“[Tax] revenue has gone from 301 billion to 560 billion Burundian francs last year, an 86 per cent sustainable increase in revenues, and we achieved that by applying best practices to tax administration. It is absolutely vital to have the strong political support, and we have that from the president, and the first and second vice presidents,” Kieran Holmes, the commissioner general at the Burundi Revenue Authority, told CNBC Africa.
Holmes added that the Authority should be able to double this again in the next five years, indicating a system that is independently sustainable.
Holmes however added that public figures, politicians and government officials, have been known to dodge the tax system, which in turn discourages the everyman from committing to pay their taxes. Tax evasion is however not new to the globe.
“My advice to all the governments where I’ve worked is the higher paid officials in every state must be in the tax net and paying their taxes. We had this problem in Burundi, which we solved but it took a bit of political will,” Holmes explained.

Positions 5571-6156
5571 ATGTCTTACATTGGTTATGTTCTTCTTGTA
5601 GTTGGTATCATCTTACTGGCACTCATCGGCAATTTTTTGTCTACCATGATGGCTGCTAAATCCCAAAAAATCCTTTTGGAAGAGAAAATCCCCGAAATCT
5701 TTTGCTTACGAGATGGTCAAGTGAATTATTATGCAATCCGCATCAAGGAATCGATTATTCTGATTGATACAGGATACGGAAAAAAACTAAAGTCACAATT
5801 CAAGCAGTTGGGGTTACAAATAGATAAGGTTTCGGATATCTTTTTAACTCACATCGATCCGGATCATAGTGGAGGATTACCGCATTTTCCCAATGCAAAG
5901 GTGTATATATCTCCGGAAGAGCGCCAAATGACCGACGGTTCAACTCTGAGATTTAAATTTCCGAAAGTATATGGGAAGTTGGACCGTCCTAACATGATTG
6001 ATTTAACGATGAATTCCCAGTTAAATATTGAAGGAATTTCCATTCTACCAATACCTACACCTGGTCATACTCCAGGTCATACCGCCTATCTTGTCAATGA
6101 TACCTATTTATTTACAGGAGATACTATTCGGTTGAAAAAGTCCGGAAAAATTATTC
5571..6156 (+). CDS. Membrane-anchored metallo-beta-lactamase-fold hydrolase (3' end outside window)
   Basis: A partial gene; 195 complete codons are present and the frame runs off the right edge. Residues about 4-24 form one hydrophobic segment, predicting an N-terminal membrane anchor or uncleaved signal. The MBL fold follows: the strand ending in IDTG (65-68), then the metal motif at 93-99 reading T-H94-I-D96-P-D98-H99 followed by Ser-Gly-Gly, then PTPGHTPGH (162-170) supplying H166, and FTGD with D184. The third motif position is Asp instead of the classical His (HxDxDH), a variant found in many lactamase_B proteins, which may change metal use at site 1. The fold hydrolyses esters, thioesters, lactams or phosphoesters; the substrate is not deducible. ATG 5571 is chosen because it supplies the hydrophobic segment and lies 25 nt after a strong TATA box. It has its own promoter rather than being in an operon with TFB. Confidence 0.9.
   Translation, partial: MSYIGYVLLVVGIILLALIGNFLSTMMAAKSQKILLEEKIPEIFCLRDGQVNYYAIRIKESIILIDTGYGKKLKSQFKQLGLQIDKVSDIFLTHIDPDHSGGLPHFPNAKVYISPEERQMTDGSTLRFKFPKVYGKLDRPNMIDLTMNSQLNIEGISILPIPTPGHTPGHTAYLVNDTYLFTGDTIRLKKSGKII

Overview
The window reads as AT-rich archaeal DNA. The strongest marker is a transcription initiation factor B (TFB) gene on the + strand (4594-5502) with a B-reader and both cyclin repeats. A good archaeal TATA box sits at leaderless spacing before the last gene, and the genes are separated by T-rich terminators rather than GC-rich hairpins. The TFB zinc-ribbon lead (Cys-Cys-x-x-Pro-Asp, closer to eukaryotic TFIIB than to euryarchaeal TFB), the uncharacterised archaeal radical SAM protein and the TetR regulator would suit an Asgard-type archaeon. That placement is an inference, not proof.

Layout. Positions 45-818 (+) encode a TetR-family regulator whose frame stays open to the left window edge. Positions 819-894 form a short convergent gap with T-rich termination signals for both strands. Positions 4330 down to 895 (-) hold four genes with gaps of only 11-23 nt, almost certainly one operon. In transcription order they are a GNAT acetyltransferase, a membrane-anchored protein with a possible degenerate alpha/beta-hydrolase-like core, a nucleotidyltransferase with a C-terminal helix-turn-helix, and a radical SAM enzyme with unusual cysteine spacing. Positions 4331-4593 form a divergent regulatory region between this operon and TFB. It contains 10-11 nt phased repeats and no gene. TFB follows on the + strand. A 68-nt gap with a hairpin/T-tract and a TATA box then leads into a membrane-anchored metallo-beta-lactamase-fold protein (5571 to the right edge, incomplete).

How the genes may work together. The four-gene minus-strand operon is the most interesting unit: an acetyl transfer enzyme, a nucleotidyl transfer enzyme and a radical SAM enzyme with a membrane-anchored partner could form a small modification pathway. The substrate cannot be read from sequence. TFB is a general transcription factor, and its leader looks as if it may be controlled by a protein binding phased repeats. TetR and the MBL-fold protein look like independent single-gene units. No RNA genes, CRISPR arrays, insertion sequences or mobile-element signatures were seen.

Tax evasion is however widespread in not only the continent but elsewhere, and stretches from businesses, public figures to government officials.
Many fragile states in the continent only collect roughly 14 per cent of their GDP in tax revenues, which, according to Holmes, should be much higher and from 20 per cent upward. This is as a result of tax evasion and inefficient collection.
“It must be pointed out that Africa is a net creditor to the rest of the world, so if you take the inflows into Africa like Foreign Direct Investment and aid, the outflows are significantly higher. The outflows into tax havens, bank accounts for funds, are secreted away, is much higher, about 1.4 trillion over the last 30 years. Africa is actually financing development in the rest of the world because of this unequal way of collecting revenues that exist at the moment,” said Holmes.
The Burundi Revenue Authority also focuses on establishing a proper legislative base, which includes bringing in more tax payers but also more kinds of income.
“In Africa, and in a lot of countries, they forget about taxing non-resident, but non-residents who are, let’s say, in for the exploitation of natural resources, they have a tax obligation as well and quite often this one is forgotten. We have to broaden the base to bring into charge things like dividends, interest, royalties, management fees, all kinds of payments,” said Holmes.